On 26 April 2020, 49-year-old Telish Garder was shot and killed in his home in south Los Angeles. Gardner had four daughters, the youngest just 14, and worked fueling trucks for the city’s sanitation department. Two days later and a few blocks away, Magali Alberto was in her car waiting for a light to change when three young men drove up alongside her and fired multiple shots into her tinted windows. Police say the 28-year-old single mother was randomly targeted.
Gardner and Magali’s murders were two of four in 2020 in a census tract just shy of a half square mile where Black and Hispanic residents make up over 95% of the population. In 2019, the same area saw a single murder. Despite a statewide stay-at-home order, Los Angeles recorded 332 killings in 2020, a precipitous jump – 95 more lives lost to murder than the year before, according to the city’s crime data. Nearly all of the increase in homicides took place in Los Angeles’ Black or Hispanic neighborhoods.
Across the country, other cities followed a similar pattern last year: a spike in murders, concentrated in Black and Latino neighborhoods, according to a Marshall Project analysis.
In these cities, Black neighborhoods had the largest increase in lives lost – 406 more than 2019 – and Hispanic neighborhoods had almost 200 more homicides than last year. White neighborhoods in every city except Dallas also saw an increase in homicides.
Since the national homicide rate reached an all-time high in the 1990s, the rate has been declining overall, eventually dropping by half of what it was almost three decades ago. It’s too soon to say whether the homicide surge in 2020 marks a turning point in that trend. Violent crime can fluctuate from year to year, and it will take months or years to know whether the rise was temporary. But experts say a strained social safety net, rising tensions, physical proximity and mistrust between police and communities of color played important roles in driving up murders last year. Law enforcement officials and officers attribute the spike, in part, to a paralyzed criminal justice system and a shift in public attitudes towards policing that have made it harder to do their jobs.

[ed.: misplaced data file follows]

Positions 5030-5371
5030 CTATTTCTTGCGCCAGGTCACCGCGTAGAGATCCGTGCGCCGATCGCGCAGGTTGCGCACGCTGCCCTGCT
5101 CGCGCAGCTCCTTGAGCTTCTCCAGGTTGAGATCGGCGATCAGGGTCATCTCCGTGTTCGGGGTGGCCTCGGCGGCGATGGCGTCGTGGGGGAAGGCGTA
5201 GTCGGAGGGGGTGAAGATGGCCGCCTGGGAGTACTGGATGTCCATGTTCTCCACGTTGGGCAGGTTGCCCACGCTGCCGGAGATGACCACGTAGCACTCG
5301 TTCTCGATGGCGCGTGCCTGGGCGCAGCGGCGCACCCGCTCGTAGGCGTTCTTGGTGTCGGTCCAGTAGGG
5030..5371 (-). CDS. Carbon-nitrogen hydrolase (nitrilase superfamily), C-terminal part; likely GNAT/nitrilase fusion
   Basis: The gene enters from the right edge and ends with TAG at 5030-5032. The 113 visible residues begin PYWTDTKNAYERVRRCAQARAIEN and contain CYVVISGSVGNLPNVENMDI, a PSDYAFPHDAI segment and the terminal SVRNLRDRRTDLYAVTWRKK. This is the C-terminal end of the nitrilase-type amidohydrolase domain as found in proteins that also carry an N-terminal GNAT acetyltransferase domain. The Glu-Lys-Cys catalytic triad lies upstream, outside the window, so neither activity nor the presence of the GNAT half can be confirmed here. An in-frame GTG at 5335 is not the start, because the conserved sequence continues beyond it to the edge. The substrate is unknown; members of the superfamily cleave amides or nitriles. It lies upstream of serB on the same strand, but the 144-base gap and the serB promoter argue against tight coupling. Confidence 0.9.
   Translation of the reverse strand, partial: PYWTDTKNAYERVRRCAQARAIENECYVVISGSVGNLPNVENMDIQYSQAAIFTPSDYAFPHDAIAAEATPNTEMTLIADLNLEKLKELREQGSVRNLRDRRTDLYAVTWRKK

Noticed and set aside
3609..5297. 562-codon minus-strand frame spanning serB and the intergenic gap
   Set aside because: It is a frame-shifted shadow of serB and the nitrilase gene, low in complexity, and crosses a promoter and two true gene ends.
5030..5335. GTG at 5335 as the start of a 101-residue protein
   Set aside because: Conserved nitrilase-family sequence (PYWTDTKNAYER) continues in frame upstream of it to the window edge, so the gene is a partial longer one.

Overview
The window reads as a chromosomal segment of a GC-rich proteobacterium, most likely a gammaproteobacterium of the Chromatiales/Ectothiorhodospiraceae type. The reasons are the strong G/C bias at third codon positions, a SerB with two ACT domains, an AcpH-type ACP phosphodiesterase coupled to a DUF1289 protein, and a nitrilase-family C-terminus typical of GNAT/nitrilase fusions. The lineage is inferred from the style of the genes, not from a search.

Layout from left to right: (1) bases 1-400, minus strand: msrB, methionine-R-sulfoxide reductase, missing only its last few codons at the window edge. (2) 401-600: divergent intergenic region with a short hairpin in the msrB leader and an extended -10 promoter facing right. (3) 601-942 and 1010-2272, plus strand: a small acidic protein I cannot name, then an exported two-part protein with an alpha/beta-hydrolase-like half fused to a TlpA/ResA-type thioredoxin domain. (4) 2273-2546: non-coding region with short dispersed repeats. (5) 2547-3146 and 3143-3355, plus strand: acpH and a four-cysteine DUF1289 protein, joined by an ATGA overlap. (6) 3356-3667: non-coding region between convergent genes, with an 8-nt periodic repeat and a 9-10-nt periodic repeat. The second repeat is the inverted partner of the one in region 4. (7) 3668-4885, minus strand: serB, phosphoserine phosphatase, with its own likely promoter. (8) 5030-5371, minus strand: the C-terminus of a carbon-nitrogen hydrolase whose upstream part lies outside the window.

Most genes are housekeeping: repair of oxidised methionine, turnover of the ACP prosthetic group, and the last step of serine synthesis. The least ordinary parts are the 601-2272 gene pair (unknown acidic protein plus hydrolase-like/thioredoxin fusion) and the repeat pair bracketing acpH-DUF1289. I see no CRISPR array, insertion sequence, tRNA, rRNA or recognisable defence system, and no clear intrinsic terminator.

“2020 was a tinderbox,” said Fernando Rejón, who heads the Urban Peace Institute, a violence prevention and social service organization in Los Angeles. “The multiple crises have exposed the public health gaps and the public safety gaps that have existed for generations.”
As Covid-19 raged through communities of color, the devastation of the pandemic in Black, Latino, Asian and Native communities went beyond the disproportionate death toll, experts said. Lost jobs or wages have been concentrated in communities of color when businesses shut down. Schools, recreation centers and after-school programs have been shuttered in neighborhoods that need them most. Mentoring, counseling, prison and jail re-entry programs and conflict mediation programs have scaled back, gone remote or spent precious bandwidth filling other gaps like handing out PPE or passing out food.
John Roman, a political scientist who studies crime control policies, said tensions rose in 2020 due to “a lot of concentrated trauma, a lot of ill will and resentments and unsettled disputes”. Because of lockdowns, “you’re home and idle, and the people you have disputes with are home and idle, and they’re right there, a couple blocks away”.
“What used to be settled before with, ‘Hey, turn the music down, I’ve gotta get some sleep,’ can now turn into a shooting or a stabbing,” said Guillermo Cespedes, chief of the department of violence prevention in Oakland, California. “Everyone is very brittle.”